We are not just material beings, but spiritual persons with a need for meaning, purpose, and fulfillment that transcends the visible confines of this world. This longing for transcendence is a longing for truth, goodness, and beauty. Truth, goodness, and beauty are called the transcendentals of being, because they are aspects of being. Everything in existence has these transcendentals to some extent. God, of course, as the source of all truth, goodness, and beauty, has these transcendentals to an infinite degree. Oftentimes, He draws us to Himself primarily through one of these transcendentals. St. Augustine, who was drawn to beauty in all its creaturely forms, found the ultimate beauty he was seeking in God, his creator, the beauty “ever ancient, ever new.”―Sister Gabriella Yi, O.P.

Bishop Lopes: A Pledged Troth. A pastoral letter on Amoris Laetitia.

Friday, December 9, 2016

Have Holy Door will travel.

The Catholic world is an amazing adventure with many varied and interesting cultural-religious celebrations to discover among an astounding variety of peoples.

For example, if you happen to poke around the web, you might come across the Diocese of Gizo, located in the Western Province of the Solomon Islands.

Isn't it amazing how adventurous human beings are? They have found their way to the most remote nooks and crannies on the planet. Mind you, the Solomon Islands are no less remote than what is now called Vancouver Island once was to the minds of Europeans a century or so ago.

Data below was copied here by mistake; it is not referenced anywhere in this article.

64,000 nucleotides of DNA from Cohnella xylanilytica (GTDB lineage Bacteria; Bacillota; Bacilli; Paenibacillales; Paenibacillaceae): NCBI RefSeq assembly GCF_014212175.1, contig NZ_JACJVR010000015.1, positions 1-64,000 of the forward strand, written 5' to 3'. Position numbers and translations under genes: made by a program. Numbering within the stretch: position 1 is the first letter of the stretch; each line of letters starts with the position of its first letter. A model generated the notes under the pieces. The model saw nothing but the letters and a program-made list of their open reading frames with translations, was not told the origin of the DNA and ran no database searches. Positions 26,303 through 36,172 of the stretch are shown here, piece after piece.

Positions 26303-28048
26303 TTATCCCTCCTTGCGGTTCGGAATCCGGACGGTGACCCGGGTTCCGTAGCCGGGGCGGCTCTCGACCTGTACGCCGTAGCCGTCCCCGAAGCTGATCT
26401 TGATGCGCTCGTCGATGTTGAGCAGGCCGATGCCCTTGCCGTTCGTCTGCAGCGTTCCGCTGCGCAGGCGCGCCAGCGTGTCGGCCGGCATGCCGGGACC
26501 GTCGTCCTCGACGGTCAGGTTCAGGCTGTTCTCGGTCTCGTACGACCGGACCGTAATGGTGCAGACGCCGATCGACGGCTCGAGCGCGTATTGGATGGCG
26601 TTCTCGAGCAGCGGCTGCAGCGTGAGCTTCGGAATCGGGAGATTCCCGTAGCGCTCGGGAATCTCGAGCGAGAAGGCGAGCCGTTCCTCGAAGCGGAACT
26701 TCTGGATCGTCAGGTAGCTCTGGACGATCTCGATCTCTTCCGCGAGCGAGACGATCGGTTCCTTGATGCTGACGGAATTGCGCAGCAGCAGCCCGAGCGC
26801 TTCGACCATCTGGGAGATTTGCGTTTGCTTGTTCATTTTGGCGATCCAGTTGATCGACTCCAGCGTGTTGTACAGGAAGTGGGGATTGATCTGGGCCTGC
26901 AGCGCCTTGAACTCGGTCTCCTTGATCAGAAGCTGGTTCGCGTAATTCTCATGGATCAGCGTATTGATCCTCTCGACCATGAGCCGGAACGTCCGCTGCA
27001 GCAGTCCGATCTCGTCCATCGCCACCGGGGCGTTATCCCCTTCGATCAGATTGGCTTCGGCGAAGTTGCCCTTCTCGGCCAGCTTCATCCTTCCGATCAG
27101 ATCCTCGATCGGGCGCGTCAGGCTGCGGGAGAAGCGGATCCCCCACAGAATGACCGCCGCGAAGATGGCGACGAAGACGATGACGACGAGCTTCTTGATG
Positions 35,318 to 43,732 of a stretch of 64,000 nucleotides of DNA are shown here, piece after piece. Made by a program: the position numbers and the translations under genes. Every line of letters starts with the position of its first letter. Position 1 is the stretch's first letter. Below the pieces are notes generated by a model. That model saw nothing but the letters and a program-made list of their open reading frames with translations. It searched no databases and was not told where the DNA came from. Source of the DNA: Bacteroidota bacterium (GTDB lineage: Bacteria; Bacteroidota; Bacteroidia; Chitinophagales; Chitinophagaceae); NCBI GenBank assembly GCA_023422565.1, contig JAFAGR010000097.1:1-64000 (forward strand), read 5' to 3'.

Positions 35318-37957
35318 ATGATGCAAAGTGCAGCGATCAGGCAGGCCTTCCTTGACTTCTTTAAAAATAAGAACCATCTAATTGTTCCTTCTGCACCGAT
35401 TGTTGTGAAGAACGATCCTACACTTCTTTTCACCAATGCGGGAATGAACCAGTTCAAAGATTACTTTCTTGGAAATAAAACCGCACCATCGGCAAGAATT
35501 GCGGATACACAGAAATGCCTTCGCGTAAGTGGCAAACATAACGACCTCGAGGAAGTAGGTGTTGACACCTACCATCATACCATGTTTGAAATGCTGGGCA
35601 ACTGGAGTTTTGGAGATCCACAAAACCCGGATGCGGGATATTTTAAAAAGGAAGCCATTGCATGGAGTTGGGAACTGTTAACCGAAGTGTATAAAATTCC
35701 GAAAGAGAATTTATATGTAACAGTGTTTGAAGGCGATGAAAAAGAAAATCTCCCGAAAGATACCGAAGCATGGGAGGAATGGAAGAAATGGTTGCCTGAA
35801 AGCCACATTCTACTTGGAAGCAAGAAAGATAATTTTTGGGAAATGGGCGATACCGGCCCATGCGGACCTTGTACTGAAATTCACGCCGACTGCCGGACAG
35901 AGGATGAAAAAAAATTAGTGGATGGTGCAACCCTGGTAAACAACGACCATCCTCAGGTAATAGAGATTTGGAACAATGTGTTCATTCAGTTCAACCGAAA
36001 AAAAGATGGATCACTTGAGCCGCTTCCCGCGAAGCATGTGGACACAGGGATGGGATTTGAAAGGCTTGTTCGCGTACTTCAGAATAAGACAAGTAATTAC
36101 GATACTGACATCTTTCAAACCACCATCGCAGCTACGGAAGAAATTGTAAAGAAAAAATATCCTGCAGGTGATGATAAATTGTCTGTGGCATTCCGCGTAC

According to the all-knowing Wiki-deity,
It is believed that Papuan-speaking settlers began to arrive around 30,000 BC. Austronesian speakers arrived c. 4000 BC also bringing cultural elements such as the outrigger canoe. Between 1200 and 800 BC the ancestors of the Polynesians, the Lapita people, arrived from the Bismarck Archipelago with their characteristic ceramics.
The first European to visit the islands was the Spanish navigator Álvaro de Mendaña de Neira, coming from Peru in 1568. The people of Solomon Islands were notorious for headhunting and cannibalism before the arrival of the Europeans.
Below is a screenshot of the Holy Door of Mercy that made its way around the Diocese of Gizo this past year. One caption on the diocesan website reads—"If the people can’t go to the Holy Door, the Holy Door goes to the people."
http://www.catholicgizo.org/photos/door-of-mercy-2016
Diocese of Gizo

Say a prayer for our brothers and sisters of Gizo!

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